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Woodrow Wilson confirms the appointment of J.H. Skinner as the representative of the Food Administration on the Inter-Allied Council.

http://resources.presidentwilson.org/wp-content/uploads/2018/10/D09387.pdf
Herbert Hoover recommends J.H. Skinner as a representative of the Food Administration at the Inter-Allied Council to Woodrow Wilson.

http://resources.presidentwilson.org/wp-content/uploads/2018/10/D09384.pdf
Woodrow Wilson defers to Herbert Hoover’s judgement regarding the Wester Grain Exchanges.

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Herbert Hoover writes to Woodrow Wilson about the meat problem.

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Herbert Hoover writes to Woodrow Wilson about appointing a commission to study the meat problem.

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Herbert Hoover sends Woodrow Wilson a letter from Julius Barnes.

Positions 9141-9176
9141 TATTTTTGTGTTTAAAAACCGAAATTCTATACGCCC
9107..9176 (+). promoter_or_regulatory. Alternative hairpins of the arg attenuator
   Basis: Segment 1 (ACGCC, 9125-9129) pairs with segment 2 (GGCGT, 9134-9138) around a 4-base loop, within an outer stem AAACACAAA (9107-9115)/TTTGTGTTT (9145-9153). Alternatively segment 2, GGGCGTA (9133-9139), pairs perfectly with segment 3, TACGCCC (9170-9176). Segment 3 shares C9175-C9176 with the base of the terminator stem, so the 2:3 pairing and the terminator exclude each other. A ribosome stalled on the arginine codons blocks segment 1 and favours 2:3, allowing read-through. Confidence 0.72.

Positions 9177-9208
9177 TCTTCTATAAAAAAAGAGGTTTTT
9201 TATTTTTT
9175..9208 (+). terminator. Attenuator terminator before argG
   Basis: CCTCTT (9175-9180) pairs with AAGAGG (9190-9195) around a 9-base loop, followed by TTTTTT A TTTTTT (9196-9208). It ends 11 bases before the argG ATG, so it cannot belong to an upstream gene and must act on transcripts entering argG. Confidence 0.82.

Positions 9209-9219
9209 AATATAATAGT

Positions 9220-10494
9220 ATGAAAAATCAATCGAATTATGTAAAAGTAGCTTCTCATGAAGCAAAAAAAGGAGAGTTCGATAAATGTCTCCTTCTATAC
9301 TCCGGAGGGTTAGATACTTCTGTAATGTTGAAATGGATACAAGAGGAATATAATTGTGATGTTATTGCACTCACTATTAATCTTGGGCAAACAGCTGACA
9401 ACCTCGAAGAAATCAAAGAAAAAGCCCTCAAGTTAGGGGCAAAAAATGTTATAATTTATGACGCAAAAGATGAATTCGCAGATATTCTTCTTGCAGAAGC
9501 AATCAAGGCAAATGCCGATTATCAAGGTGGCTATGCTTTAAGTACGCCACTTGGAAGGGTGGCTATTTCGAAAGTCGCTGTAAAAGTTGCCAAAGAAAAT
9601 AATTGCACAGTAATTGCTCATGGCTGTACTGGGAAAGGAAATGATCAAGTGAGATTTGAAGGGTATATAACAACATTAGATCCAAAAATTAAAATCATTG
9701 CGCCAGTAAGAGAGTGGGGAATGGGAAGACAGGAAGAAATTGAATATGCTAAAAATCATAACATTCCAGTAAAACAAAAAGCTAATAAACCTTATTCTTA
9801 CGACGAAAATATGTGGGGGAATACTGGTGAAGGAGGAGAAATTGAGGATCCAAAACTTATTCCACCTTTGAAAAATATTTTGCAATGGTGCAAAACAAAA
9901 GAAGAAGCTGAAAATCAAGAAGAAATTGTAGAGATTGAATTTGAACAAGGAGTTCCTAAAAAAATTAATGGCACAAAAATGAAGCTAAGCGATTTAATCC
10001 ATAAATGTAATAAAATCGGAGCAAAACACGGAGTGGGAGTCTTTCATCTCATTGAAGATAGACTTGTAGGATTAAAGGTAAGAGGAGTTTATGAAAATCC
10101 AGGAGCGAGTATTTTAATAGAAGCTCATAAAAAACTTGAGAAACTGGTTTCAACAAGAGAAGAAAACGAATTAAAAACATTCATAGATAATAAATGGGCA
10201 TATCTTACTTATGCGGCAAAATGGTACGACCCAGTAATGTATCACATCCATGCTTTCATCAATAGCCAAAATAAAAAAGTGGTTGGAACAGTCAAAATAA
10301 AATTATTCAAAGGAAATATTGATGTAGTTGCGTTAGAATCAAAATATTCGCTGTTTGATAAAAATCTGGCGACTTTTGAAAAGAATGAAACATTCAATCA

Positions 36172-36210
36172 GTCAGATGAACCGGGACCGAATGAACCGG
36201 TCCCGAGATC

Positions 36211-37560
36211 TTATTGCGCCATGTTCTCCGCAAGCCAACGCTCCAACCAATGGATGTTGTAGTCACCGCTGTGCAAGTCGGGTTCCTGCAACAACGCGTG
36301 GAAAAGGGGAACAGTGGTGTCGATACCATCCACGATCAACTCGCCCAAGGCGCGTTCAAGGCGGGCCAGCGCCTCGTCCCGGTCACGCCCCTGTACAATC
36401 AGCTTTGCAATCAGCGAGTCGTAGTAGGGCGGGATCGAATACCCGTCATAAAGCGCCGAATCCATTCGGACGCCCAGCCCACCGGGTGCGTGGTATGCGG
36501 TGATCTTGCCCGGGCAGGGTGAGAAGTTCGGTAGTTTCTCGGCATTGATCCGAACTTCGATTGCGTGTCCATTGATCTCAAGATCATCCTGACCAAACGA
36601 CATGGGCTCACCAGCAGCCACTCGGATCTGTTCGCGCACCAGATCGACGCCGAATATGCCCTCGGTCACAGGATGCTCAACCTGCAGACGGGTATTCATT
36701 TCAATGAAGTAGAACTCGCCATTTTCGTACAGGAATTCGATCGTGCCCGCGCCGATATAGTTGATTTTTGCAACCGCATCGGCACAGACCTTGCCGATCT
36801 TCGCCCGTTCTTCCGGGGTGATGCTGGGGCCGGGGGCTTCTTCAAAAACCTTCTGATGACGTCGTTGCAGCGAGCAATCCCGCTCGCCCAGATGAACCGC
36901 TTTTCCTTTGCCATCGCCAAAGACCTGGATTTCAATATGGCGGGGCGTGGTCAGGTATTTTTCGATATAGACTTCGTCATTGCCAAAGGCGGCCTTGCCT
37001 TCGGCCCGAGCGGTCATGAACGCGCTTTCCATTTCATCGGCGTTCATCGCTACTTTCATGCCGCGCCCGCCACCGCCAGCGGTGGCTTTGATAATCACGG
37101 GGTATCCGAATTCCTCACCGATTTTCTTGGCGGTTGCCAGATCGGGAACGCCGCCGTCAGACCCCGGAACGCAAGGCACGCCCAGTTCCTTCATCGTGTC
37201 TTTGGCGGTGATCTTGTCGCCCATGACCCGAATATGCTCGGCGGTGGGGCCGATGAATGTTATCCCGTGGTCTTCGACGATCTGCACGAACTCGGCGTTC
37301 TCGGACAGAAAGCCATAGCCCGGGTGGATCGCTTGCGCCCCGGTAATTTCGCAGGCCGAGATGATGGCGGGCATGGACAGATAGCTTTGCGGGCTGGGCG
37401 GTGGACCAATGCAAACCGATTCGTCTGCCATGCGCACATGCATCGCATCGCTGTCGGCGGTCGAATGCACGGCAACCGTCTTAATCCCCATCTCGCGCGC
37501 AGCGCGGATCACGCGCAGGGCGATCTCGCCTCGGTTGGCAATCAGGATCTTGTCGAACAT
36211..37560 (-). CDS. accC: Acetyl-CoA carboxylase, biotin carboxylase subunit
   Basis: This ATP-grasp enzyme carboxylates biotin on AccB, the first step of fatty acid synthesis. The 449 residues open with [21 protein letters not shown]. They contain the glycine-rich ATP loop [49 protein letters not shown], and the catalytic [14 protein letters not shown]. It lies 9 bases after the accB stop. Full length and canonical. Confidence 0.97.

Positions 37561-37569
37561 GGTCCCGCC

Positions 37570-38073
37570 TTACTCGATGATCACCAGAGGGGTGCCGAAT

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Woodrow Wilson thanks Herbert Hoover for his reply to Colonel Hudson’s telegram about meat production and corn prices.

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Joseph Tumulty tells Lewis Strauss that his request to return papers sent by the President was a routine message sent to all departments.

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Herbert Hoover sends Woodrow Wilson a reply to Colonel Hudson’s telegram about meat production and corn prices.

http://resources.presidentwilson.org/wp-content/uploads/2018/10/D09374B.pdf
J.A. Hudson and William Hirth writes to Woodrow Wilson about the price of raising livestock due to corn prices.

http://resources.presidentwilson.org/wp-content/uploads/2018/10/D09372.pdf
Herbert Hoover is pleased to meet with Woodrow Wilson at the White House.

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Woodrow Wilson replies to Herbert Hoover saying that regardless of a potential shortage at home, wheat supplies must be sent overseas because he is confident that the American people will willingly face this sacrifice.

http://resources.presidentwilson.org/wp-content/uploads/2018/10/D09367A.pdf
Herbert Hoover writes to Woodrow Wilson about wheat supplies, including a letter to and reply from Lord Reading.

http://resources.presidentwilson.org/wp-content/uploads/2018/10/D09364.pdf
Herbert Hoover congratulates Woodrow Wilson on selecting Bernard Baruch as Chairman of the War Industries Board.

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Herbert Hoover assures TE Wilson that he understands his demands and will see that the Administration wishes to see their work succeed.